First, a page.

Coming to Canada in ’63 she “did all kinds of nursing from public health to pioneering a family planning clinic”, many of which required special studies. Describing herself as a “late-bloomer”, she moved from her Church of Scotland roots into the United Church and attended the Centre for Christian Studies.
A visit to the Convent suggested by a monk friend found her “very drawn to the place” and caused her to stay an additional 11 weeks that summer. “It didn’t take long for me to know I was being called to come here”. Sr. Frances Joyce said “stay close and come often”. The turning point, Sr. Jessica realized, had been a course on Christian Holiness that opened for her the monastic tradition; “a whole new life introduced me to sacramental theology”.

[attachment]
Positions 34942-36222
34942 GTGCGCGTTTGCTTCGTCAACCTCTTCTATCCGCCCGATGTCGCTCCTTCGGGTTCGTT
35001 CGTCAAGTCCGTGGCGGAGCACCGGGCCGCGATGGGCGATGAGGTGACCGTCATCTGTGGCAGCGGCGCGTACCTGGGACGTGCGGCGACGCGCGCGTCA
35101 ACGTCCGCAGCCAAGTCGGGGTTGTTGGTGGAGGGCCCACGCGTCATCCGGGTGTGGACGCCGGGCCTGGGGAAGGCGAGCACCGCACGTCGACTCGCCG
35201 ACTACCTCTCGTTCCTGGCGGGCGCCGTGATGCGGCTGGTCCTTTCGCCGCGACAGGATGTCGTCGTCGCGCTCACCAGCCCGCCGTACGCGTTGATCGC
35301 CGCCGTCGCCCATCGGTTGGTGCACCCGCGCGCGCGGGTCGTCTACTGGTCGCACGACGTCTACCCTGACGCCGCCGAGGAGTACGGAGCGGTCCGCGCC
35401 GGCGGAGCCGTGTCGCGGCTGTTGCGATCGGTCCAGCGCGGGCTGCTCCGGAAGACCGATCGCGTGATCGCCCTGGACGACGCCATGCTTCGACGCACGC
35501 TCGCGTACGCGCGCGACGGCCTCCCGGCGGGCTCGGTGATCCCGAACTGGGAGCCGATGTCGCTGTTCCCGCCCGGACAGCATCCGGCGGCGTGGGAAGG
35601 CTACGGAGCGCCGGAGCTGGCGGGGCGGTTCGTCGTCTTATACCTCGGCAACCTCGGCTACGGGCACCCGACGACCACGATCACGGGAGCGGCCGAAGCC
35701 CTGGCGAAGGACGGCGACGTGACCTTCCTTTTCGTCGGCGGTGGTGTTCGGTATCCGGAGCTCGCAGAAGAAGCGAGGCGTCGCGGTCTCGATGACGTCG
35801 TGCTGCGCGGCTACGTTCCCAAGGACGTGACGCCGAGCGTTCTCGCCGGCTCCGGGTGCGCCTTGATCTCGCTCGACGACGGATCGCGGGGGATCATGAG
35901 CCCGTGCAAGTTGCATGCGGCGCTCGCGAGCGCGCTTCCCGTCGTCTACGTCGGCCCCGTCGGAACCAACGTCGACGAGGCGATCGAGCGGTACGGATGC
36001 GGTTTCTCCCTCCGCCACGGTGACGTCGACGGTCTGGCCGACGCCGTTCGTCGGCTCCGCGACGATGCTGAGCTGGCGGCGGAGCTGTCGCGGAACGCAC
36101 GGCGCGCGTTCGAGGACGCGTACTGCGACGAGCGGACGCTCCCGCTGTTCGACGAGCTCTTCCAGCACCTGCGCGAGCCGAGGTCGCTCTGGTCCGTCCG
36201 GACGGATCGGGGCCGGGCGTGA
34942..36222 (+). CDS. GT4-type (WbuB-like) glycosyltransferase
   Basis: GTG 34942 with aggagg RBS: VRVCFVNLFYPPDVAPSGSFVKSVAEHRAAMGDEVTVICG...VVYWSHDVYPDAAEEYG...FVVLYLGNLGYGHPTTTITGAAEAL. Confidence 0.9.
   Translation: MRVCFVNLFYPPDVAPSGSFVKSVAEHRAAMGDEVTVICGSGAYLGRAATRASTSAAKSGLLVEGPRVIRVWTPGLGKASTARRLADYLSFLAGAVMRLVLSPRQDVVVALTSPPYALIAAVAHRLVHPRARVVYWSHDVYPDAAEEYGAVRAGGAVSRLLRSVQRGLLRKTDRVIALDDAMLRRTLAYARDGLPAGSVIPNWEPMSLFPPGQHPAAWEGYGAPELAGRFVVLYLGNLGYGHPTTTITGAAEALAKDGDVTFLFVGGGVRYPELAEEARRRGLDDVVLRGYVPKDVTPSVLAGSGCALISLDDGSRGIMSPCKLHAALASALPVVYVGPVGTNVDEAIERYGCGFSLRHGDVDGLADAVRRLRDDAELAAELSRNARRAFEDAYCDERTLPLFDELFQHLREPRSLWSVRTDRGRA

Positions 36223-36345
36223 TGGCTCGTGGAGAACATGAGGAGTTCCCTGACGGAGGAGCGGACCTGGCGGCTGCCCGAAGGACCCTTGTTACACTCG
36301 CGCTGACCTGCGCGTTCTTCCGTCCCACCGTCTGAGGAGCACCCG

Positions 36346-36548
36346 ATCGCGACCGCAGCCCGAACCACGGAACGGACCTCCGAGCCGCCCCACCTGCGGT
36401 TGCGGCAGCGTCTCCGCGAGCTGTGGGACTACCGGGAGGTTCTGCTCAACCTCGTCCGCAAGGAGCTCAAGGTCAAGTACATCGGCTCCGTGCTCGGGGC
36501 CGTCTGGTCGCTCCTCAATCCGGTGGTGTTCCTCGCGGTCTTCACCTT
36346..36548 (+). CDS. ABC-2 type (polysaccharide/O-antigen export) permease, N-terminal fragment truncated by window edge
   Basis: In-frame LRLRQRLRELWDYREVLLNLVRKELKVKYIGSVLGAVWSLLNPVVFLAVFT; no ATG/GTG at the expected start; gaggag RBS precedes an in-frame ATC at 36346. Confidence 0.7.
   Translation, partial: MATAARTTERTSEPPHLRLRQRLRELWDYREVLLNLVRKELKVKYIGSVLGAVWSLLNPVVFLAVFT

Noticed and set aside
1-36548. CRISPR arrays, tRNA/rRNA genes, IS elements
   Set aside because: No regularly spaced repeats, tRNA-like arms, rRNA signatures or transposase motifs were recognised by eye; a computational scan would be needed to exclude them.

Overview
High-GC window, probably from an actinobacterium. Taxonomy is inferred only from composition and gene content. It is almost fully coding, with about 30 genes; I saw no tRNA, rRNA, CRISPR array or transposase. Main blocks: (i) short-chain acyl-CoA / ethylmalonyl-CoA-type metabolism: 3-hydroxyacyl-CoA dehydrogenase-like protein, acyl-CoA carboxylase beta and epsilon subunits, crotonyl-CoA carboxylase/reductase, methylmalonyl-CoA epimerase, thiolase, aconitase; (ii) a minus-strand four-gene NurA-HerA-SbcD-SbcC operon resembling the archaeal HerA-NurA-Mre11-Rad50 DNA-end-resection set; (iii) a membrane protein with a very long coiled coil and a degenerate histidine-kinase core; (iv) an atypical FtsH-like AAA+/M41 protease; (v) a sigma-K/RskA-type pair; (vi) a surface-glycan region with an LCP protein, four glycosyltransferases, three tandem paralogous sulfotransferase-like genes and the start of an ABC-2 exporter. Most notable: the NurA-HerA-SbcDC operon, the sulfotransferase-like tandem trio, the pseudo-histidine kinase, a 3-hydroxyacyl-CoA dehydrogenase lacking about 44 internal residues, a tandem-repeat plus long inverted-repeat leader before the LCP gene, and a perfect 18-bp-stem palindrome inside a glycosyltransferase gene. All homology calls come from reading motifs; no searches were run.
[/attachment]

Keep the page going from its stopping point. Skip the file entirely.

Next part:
It all became an incredible awakening and couldn’t get enough of me”. On her first desert day, while journaling, she was suddenly aware of being a Christian for years “and now living the Gospel with people you wouldn’t necessarily choose – the gift and the difficult of living and working together”.
All her jobs had challenging times when she questioned her vocation: “I don’t want to blow this. I remember crying over the laundry…. We had a golden opportunity in this life to look at ourselves every day through the scriptures, retreats, reading, etc. I loved doing the chapel and the infirmary (looking after the souls and bodies of the Sisters! Aren’t I privileged!), and with such dedicated help. Maybe I’ll be a late-bloomer in heaven too”.